WateReuse Submits Letter on U.S. EPA’s PFAS Regulatory Determinations
The WateReuse Association submitted a letter in response to the U.S. Environmental Protection Agency’s (EPA) determination to regulate certain Per- and Poly-fluoroalkyl Substances (PFAS) in drinking water. WateReuse supports the timely establishment of a federal Maximum Contaminant Level (MCL) for perfluorooctanoic acid (PFOA) and perfluorooctane sulfonate (PFOS) in accordance with the established regulatory process under the Safe Drinking Water Act, and asks that regulatory decisions be based on science, tied to public health and environmental risk, and informed by an understanding of treatment technologies. The letter urges EPA to consider the guiding principles developed by WateReuse in the fall 2019.
Bureau of Reclamation Awards Grant Funding to WateReuse Members
WateReuse Members Receive WIFIA Loans from U.S. EPA
U.S. EPA Releases State Revolving Fund Matrix of Water Reuse Eligibilities
As part of the National Water Reuse Action Plan, EPA released a matrix to explain the ways in which water reuse projects are eligible for support through the Drinking and Clean Water State Revolving Fund (SRF) Programs. The information included in the matrix illustrates eligibility across five source waters and seven different end uses; these are provided as examples, and are not intended to cover all possible sources and uses. EPA plans to continue releasing information highlighting the past performance of the SRF programs in support of water reuse projects, and will also report on best practices for state Clean Water SRFs.
State Updates and Member Profiles
California: WateReuse California and CASA Urge Increased Funding for CA CWSRF
Last week, WateReuse California and the California Association of Sanitation Agencies submitted a letter to the State Water Resources Control Board (SWB) urging increased funding for the California Clean Water State Revolving Fund (CWSRF). In a comment letter on the Intended Use Plan for the CWSRF, the two organization asked for a funding a level commensurate with California’s economic standing and significant need for infrastructure, job creation, and water supply investment. Over the last three years, the amount of funding has steadily declined, to a low of around $200 million in FY 2019-2020. Read More.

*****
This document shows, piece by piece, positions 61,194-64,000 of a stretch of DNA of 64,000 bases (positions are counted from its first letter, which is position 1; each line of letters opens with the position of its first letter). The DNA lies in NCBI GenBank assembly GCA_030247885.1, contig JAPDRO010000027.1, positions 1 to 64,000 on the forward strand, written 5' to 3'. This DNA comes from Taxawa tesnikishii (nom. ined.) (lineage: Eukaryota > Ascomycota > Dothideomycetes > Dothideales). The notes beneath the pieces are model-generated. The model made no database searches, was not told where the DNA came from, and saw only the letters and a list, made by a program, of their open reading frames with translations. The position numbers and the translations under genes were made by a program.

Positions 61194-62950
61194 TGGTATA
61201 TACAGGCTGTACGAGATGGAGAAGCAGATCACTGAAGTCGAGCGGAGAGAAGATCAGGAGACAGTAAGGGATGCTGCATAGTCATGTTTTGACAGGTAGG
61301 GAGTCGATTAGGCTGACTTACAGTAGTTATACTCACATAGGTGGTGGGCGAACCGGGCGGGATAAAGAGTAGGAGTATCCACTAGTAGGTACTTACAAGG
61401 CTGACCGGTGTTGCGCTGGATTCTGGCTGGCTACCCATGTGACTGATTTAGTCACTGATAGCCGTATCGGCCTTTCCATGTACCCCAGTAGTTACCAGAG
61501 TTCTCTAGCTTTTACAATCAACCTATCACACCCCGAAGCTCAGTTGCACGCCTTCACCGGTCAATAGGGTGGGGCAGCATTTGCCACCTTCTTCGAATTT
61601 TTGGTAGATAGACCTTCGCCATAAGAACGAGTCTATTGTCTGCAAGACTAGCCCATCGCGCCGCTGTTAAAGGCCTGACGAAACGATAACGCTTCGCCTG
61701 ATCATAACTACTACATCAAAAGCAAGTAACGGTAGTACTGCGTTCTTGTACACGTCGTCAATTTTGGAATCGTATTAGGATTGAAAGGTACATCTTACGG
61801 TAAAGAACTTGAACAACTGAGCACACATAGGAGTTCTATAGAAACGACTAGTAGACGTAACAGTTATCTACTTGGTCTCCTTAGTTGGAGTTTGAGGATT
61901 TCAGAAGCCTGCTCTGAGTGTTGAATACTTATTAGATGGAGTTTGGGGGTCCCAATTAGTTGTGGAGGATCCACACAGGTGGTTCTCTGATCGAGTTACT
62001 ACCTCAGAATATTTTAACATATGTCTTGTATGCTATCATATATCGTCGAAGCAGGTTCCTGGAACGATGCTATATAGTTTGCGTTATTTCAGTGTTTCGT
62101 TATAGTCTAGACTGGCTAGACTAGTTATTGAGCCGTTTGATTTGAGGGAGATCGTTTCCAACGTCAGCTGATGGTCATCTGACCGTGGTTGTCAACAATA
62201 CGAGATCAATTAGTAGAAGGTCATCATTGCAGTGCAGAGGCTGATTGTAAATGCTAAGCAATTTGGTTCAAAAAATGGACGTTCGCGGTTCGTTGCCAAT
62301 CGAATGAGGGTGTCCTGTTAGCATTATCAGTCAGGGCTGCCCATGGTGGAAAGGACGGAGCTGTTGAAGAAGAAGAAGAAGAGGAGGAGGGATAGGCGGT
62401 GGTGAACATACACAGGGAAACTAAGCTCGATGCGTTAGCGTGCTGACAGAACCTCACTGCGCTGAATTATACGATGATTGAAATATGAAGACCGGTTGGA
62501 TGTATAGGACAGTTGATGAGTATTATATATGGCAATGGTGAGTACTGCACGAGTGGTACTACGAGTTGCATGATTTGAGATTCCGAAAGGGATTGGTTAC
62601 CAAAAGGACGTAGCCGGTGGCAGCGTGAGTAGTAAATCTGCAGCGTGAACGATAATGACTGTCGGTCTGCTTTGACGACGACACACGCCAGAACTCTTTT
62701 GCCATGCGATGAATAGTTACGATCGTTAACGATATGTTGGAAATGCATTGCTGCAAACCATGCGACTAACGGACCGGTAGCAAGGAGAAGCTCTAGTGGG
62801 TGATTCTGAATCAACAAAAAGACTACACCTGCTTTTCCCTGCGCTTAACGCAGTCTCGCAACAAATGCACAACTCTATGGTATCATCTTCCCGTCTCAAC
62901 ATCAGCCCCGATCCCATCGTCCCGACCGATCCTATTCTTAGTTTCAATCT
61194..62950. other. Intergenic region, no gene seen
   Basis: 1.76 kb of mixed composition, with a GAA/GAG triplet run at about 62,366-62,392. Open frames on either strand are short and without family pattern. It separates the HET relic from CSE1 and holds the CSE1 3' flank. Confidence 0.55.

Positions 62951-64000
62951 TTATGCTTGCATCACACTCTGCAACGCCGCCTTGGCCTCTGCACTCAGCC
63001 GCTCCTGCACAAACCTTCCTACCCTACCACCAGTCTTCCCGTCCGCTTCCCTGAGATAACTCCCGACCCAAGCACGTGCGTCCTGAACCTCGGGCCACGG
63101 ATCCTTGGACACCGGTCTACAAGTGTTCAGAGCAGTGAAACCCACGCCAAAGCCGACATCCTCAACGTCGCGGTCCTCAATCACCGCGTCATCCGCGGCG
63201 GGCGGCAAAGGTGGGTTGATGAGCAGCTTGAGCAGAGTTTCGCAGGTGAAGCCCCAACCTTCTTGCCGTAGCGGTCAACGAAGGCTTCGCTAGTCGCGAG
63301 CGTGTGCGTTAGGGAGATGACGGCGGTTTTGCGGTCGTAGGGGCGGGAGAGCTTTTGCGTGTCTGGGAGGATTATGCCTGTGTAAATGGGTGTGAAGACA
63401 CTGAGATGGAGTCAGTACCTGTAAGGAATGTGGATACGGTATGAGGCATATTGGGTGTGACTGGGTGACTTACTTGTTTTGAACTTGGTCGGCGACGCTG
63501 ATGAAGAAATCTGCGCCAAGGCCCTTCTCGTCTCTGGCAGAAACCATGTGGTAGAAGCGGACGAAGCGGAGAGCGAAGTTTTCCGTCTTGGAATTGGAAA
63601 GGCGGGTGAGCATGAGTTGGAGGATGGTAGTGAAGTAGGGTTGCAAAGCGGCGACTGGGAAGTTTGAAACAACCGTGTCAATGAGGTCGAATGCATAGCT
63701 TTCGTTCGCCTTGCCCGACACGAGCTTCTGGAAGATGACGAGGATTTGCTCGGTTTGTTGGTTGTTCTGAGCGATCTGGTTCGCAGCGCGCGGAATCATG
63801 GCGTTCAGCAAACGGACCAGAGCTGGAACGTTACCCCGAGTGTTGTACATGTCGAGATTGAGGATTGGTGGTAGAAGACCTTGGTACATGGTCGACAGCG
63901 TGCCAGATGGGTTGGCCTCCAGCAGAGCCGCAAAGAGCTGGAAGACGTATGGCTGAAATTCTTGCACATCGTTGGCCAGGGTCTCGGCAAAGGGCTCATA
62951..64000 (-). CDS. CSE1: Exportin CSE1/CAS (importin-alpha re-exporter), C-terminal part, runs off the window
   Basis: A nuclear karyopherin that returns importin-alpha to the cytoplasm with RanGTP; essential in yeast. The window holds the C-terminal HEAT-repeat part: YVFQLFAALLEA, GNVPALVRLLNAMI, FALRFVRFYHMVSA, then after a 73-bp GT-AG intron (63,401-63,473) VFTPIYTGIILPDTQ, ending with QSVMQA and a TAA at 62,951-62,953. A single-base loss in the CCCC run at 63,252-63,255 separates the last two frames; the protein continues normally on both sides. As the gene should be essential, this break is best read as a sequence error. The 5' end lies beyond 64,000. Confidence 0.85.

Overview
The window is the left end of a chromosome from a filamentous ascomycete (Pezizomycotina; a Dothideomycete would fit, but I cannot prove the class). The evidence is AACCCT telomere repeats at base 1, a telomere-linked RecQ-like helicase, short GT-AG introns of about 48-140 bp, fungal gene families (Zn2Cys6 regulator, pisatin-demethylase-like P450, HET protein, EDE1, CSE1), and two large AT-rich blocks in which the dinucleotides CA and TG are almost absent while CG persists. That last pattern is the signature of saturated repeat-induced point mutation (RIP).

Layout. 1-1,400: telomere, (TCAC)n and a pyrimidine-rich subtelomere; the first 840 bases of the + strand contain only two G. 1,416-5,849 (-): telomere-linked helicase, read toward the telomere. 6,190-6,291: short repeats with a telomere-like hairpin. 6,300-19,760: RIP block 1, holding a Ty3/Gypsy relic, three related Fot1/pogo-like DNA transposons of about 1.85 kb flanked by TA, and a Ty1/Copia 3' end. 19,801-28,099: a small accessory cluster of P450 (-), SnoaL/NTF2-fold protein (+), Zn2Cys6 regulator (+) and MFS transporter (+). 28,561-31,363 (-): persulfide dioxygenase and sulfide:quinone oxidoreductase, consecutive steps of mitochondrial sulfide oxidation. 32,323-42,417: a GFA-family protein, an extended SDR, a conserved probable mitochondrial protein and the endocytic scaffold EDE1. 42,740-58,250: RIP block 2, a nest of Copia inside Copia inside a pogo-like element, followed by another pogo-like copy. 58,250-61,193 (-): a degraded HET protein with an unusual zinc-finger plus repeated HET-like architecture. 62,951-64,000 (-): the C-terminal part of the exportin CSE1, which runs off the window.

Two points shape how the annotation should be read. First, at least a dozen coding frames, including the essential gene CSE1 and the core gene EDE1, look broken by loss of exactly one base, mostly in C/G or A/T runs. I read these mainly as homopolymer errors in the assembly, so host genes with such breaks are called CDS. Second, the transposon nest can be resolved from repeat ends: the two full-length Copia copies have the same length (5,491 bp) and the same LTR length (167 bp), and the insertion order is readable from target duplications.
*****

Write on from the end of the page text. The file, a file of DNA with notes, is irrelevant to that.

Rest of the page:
California: San Diego Water Board Unanimously Approves Potable Reuse Permit
The City of San Diego can now add purified water to the Miramar Reservoir for Phase 1 of the Pure Water San Diego program. The San Diego Water Board unanimously adopted an order that grants a National Pollutant Discharge Elimination System (NPDES) permit. The permit is the first of its kind in California, and contains limits on what can be discharged, monitoring, and reporting requirements to ensure water quality and public health. Read more about the Phase 1 project.
California: South County Ag Program to Provide Recycled Water for Agriculture
WateReuse Association member Regional San has selected a team of Brown and Caldwell and Carollo Engineers to develop a program to irrigate crops with recycled water instead of groundwater. The $375 million South Sacramento County Agriculture & Habitat Lands Recycled Water Program is one of the largest agricultural reuse projects in the country. It will irrigate up to 16,000 acres of permanent agriculture and habitat conservation land with up to 50,000 acre-feet per year of water. This massive reuse will lessen the dependence on the over drafted groundwater in the southern part of Sacramento County. Read More.
Florida: Crystal River Looks to Increase Recycled Water Sent to Duke Energy